High Level Inaugural Session of the conference dedicated to the Eight Goal of the Millennium DevelopmentGlobal Partnerships and International Peace.

Co-chair of the conference, Prof. Foster, opened the Inaugural Session of the conference by inviting Dr. Nariman Farvardin, president of Stevens Institute of Technology, for his welcoming remarks. The dean of College of Arts and Letters, Dr. Lisa Dolling, followed Dr. Farvardin with her own welcoming remarks. She articulated the importance of Ataturk’s dedication to art and science education and the need to imprint ethical responsibilities on students. Then Prof. Foster invited Bircan Ünver for her own concept that led to the conference.

Ms. Suzanne Bilello, Senior Communications and Liaison Officer for the United Nations Educational, Scientific, and Cultural Organization (UNESCO) invited H.E. Ambassador Halit Çevik, Permanent Representative of Turkey to the United Nations,for his opening remarks. Following his speech, Mr. Akan Rakhmetullin, Deputy Permanent Representative of Kazakhstan to the United Nations presented H.E. Ms. Bryganym Aitimova’s (Ambassador Extraordinary and Plenipotentiary Permanent Representative of Kazakhstan to the United Nations) statement. This was followed by then H.E. Pajo Avirovikj’s, Ambassador, Permanent Representative of the Republic of Macedonia to the United Nations; keynote speaker Stephen Kinzer, author and professor of International Relations of Boston University, and H.E. Carlos E. Garcia Gonzales, Ambassador, Permanent Representative of El Salvador to the United Nations. Ms. Bilello made a comprehensive presentation about UNESCO and its role and visions within the context of the MDGs. [For the High Level Inaugural Session/April 19REPORT, please click on this link.]

hl-group-all-4-20-13On Saturday, April 20, the conference brought in a diverse and multi-cultural group of academics, students, independent authors/researchers and non-governmental organization representatives. Geographical participations were from Liberia, Turkey in four universities such as Kadir Has, Maltepe (Istanbul), Firat (Elazig) and Anatolian (Eskisehir) universities as well as from Atlanta (Middle Georgia State College), W.DC, Virginia, Connecticut (State University), Toronto (Carleton University), Michigan (NGO), New York (Columbia University), and New Jersey (Stevens). Selected, and all previously announced papers presented.

The morning session of the second day was dedicated to the “Empowerment of Women and Gender Equality, and Universal Education” moderated by David C. Cuthell, Adjunct Associate Professor, Columbia University.

During the second day of the conference there were very interesting spectrum in between the different presentations that each of them has brought it one of the key angle’s of the Universal Education, Women Empowerment and Gender Equality as well as the Eradicating Hunger. At the same time, some of the presentations act as the other counterpart of each other such as Prof. Dr. Nezih Orhan and Research Assistant Efe Gozde’s paper on Village Institutes and Universal Education and Robert Weir’s power point presentation on Universal Education; presented in debt Turkey, India and on the global level MDG#2 and literacy level and comparison came it naturally in the minds of the attendees. Similar conceptual connection and another corresponding item came in with Mrs. Sally Shatila Kader’s keynote on Middle East and Arab Spring and Dr. Hamid Akin Ünver’s paper entitled “Sovereignty and Legitimacy as the Basis for Peace: Atatürk’s Principles and the future of the Arab Spring.”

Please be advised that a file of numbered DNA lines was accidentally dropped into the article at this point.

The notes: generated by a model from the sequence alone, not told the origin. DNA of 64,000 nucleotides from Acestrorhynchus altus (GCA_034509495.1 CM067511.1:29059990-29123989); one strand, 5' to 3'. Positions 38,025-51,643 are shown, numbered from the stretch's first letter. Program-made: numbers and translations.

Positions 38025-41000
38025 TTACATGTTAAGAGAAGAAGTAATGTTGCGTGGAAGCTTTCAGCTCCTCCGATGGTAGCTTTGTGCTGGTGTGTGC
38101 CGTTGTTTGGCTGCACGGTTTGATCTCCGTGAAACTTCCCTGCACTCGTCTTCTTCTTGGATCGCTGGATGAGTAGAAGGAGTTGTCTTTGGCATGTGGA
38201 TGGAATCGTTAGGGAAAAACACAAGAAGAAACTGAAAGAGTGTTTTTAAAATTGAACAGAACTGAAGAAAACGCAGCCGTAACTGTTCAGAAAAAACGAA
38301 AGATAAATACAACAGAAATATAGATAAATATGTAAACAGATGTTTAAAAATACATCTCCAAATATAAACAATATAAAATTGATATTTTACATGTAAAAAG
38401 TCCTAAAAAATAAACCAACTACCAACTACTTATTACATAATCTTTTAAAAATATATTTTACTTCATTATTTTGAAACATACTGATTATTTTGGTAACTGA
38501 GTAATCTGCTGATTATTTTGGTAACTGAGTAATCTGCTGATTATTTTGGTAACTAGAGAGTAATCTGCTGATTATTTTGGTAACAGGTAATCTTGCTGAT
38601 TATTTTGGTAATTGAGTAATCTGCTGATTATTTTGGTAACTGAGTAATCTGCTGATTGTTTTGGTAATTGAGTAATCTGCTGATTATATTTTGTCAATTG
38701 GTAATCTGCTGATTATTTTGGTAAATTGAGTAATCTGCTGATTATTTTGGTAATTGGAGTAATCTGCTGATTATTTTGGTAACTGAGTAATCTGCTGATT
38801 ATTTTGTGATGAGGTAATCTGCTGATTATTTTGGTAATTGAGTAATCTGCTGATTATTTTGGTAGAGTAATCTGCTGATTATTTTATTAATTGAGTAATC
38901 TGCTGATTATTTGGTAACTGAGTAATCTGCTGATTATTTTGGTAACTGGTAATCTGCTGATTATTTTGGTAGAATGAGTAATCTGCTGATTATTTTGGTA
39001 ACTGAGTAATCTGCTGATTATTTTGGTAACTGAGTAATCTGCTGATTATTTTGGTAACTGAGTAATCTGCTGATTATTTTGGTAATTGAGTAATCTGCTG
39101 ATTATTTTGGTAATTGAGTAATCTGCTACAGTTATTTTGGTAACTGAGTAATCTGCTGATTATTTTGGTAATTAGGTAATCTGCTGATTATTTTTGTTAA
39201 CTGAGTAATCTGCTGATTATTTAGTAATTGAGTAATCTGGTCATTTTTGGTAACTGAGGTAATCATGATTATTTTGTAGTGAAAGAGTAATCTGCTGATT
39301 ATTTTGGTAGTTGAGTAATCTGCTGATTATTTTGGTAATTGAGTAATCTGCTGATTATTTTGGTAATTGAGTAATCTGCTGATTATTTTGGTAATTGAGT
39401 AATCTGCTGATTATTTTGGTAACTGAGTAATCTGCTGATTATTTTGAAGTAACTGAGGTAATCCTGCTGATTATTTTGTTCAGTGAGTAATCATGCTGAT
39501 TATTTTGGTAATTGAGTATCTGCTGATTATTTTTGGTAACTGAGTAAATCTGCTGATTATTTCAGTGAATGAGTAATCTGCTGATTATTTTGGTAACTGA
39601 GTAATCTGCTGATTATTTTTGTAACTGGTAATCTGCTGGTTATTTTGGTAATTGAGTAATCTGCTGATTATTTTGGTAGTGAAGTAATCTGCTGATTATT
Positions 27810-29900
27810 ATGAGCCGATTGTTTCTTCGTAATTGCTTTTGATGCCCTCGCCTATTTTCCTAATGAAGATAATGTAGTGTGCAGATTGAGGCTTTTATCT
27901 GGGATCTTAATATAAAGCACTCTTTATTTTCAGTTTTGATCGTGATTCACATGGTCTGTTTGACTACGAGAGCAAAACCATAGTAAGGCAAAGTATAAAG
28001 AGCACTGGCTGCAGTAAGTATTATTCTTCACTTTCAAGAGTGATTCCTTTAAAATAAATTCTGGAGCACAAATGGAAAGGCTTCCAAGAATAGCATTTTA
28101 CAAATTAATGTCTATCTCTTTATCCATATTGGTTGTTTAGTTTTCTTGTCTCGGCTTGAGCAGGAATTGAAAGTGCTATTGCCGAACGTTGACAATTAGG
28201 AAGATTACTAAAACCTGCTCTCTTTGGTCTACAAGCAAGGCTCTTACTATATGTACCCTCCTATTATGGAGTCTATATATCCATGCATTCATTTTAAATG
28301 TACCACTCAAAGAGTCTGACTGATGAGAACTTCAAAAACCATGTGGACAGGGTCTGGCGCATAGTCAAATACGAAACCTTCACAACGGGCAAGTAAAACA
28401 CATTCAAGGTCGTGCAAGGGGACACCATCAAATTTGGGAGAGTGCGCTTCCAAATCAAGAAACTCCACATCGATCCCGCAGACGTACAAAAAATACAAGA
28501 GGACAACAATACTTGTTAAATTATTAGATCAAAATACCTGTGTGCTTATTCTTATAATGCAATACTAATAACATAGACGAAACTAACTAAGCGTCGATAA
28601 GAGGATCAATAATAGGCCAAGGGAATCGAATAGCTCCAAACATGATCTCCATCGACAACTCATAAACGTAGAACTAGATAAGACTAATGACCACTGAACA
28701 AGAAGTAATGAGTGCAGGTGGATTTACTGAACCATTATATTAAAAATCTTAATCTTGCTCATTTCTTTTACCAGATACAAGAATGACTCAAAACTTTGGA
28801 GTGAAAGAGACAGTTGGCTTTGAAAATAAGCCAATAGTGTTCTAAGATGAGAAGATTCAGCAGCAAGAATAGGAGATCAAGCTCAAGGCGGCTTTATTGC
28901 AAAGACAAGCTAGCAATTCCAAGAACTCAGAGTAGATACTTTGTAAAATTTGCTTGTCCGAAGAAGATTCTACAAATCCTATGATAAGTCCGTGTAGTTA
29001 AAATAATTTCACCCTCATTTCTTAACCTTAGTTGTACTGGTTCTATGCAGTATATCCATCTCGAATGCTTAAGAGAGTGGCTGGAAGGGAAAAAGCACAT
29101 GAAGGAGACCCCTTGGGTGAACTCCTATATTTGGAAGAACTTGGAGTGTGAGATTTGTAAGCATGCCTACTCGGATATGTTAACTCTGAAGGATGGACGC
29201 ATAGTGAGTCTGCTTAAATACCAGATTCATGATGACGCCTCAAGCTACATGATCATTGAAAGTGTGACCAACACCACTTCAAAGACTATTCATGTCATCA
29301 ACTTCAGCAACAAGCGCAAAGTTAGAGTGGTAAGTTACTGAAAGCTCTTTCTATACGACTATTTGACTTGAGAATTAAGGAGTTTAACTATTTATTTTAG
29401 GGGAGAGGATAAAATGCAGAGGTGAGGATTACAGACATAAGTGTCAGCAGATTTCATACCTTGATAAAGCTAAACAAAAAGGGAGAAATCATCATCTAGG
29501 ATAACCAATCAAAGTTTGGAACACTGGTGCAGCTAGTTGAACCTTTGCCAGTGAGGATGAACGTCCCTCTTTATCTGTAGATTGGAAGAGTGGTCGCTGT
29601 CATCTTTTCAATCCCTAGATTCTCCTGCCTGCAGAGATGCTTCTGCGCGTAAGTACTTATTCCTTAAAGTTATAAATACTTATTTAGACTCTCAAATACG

Ataturk Society of America, Dr. Gul Çelkan, Judy Light Ayyildiz and Seden Anlar’s papers offered from multiple angles of the MDG#3 “Women Empowerment and Gender Equality” in Turkey both from its pioneering and inspirational qualities and values as well as its historical perspective. A combination of these also have escalated Ataturk’s role, principles, vision and importance a much more higher global ladder and conscious, which are more relevant and needed in the present time. (Please see Full Report of the Conference).

Dr. Sebahattin Devecioglu’s paper brought it another angle both from the Ataturk Era as well as UN-MDGS with a proposal that development programs and investing in Youth and Sport should be included Beyond the 2015 Agenda of the MDGS.

Afternoon session of the second day of the conference presented “Global Partnership and International Peace” from the academia, NGOs and independent thinkers that also act as the counterpart of the Inaugural Session.

Prof. David Cuthell presented of Atatürk “as the man” of Atatürk rather as an icon or god-like figure, which also has served to Atatürk’s his own vision about himself as Prof. Kinzer’s quoted by Atatürk during his keynote presentation: ““I am leaving no sermon no dogma nor am I leaving as my legacy any commandment that is frozen in time or cast in stone.”